Jackson said that’s why the Canadian rowing teams were traditionally strong, and why all Canadian teams had a chance, even the unknown Roger Jackson / George Hungerford coxless pair team. Canadian rowers trained hard and did not compromise.
“In the University of British Columbia Rowing program, we were told to do something, and we had to do it,” said Jackson. “Maybe we couldn’t believe we could do it, but we’d have to try. We would row three or four miles every morning and again every evening. And because there were so few teams to compete with us as other competitive teams were so far away from us, the coach had all the different teams compete against each other. At the end of each morning workout, we would row a 2000 m race against our other crews. The slowest boats would start, being the pairs and seconds later the fours would start and later the eights would start, all converging on the finish line at about the same time. And to win, you would never give up.”
“We would get to the finish line totally exhausted, dry retching, heaving. And, on occasion, the coach would say, ‘not good enough. Do it again.’ And so we raced 2000 m again. And if it wasn’t good enough, he’d tell us to do it again. I was eating 8,000 calories a day and still losing weight, but I knew that no one else had this incredible work ethic. That was the attitude that made us do things we didn’t think we could do. So when we got to the starting line in Tokyo, I knew we had done everything we could do to prepare ourselves to win.”
Do it again. Again. Again. Again. Again. Sound familiar?
Here is a famous scene from the film, Miracle, about the 1980 USA Ice Hockey Team that won gold at the Lake Placid Olympics. Coach Herb Brooks has taken his team to play the Norwegian national team and the game ends in a tie. Brooks isn’t happy with the team’s dedication and commitment, and makes them skate sprints over and over and over….until finally, the team’s captain, exhausted beyond reason, has an epiphany.
First things first. Novelist and futurist, Isaac Asimov had a caveat. If the world is destroyed by a thermonuclear war, his predictions would be meaningless. Got it.
Since there has been no nuclear war of significance, here are a few of the predictions Asimov made in the New York Times in August, 1964. Asimov visited the huge, big-tent event in the world that year that was not the Tokyo Olympics – the World’s Fair in New York, which happened to be in my backyard of Flushing, Queens.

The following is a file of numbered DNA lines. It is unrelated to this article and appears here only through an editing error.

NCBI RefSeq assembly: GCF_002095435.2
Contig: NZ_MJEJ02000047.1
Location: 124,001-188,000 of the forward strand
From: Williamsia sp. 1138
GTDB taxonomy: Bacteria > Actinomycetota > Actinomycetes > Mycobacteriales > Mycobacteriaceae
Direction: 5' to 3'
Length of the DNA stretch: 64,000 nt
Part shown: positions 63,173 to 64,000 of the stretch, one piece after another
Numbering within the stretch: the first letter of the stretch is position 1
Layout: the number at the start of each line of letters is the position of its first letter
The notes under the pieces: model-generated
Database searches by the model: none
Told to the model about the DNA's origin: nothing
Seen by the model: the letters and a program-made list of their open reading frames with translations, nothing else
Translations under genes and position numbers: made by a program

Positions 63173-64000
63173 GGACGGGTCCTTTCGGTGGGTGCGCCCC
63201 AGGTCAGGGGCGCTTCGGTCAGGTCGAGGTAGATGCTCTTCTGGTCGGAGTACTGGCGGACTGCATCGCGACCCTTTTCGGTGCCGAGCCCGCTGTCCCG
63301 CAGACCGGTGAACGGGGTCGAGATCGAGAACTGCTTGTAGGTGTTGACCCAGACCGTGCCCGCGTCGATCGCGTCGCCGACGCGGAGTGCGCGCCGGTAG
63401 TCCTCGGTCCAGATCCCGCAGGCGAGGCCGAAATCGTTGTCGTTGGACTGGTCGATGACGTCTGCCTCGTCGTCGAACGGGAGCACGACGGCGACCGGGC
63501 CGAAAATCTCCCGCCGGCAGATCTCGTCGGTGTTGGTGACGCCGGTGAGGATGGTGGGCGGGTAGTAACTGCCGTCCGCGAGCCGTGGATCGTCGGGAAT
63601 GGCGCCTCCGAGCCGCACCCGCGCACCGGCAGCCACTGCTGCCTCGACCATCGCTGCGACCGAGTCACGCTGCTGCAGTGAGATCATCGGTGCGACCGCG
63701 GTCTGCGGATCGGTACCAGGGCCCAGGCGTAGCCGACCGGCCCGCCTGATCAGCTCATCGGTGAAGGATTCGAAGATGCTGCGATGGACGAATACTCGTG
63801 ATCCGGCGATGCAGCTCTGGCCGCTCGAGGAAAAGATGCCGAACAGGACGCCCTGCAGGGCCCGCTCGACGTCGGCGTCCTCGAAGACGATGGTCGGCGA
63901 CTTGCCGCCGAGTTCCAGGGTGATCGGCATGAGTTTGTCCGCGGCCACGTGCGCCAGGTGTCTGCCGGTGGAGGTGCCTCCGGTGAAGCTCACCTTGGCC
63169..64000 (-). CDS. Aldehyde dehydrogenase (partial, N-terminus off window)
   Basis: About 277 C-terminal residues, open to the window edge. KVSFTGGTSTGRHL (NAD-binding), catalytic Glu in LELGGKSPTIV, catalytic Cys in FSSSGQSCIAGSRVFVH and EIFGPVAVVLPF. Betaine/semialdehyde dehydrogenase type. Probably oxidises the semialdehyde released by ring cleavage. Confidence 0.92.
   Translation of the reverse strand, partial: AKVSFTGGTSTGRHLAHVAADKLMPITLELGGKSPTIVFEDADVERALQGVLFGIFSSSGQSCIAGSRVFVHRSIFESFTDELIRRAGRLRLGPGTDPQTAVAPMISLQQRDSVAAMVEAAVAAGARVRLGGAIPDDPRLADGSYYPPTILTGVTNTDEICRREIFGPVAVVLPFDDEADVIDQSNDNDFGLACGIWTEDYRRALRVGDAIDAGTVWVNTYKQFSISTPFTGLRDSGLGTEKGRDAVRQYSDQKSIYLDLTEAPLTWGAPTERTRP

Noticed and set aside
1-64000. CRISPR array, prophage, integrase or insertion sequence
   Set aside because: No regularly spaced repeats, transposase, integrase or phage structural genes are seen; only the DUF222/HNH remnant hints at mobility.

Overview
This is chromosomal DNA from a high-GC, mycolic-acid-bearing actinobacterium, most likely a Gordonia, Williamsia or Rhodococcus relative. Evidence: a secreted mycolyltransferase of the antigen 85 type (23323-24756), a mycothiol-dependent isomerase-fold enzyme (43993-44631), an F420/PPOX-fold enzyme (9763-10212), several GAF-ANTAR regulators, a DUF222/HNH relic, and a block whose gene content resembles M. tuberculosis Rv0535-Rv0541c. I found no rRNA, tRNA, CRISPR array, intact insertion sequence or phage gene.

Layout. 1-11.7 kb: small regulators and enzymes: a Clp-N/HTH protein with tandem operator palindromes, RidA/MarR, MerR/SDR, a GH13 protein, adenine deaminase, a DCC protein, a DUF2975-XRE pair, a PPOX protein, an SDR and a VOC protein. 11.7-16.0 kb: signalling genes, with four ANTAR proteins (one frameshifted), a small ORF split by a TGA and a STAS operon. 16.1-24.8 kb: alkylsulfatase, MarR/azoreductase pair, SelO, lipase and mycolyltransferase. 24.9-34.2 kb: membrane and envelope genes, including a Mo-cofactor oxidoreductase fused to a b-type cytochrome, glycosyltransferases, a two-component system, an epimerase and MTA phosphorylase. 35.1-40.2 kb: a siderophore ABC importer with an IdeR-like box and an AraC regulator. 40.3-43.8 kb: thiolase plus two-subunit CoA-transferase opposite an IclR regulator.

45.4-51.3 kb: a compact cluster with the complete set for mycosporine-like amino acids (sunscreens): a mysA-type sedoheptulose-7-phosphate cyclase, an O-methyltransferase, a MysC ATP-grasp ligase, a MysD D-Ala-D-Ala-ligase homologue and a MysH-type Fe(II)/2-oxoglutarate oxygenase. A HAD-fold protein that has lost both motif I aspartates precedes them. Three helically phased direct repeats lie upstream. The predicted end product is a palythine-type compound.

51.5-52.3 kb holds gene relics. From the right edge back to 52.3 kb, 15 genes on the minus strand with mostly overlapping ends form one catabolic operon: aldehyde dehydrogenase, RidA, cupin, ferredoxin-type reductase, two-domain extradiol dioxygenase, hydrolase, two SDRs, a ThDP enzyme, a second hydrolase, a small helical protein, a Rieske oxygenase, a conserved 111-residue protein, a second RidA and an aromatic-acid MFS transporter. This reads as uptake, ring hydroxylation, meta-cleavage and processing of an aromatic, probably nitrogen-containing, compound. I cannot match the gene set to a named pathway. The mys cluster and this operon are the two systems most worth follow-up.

There is an underground house at the fair which is a sign of the future. Suburban houses underground, with easily controlled temperature, free from the vicissitudes of weather, with air cleaned and light controlled, should be fairly common. The reason Asimov gives for this idea is Man’s urge to control its environment, as well as expand the amount of land to grown more food to feed a growing world population. But another reason will be the Mega-city Trend, the continued massive migration to big cities that puts tremendous pressure on the infrastructure. Singapore, where I lived for a few years, has a population of 5.5 million people on a land mass of 710 square km, a country half the size of Los Angeles. The Red Dot, as it is affectionately called, will be considerably more dense as the government predicts the population to grow to 7 million in the near future. Singapore has built upwards with its skyscrapers, and outwards with land-fill areas, but is now planning underground working facilities on a scale not commonly seen. Designs for the 300,000 square-meter Underground Science City will be 30 to 80 meters below the surface, with plans to hold a working population of over 4,000.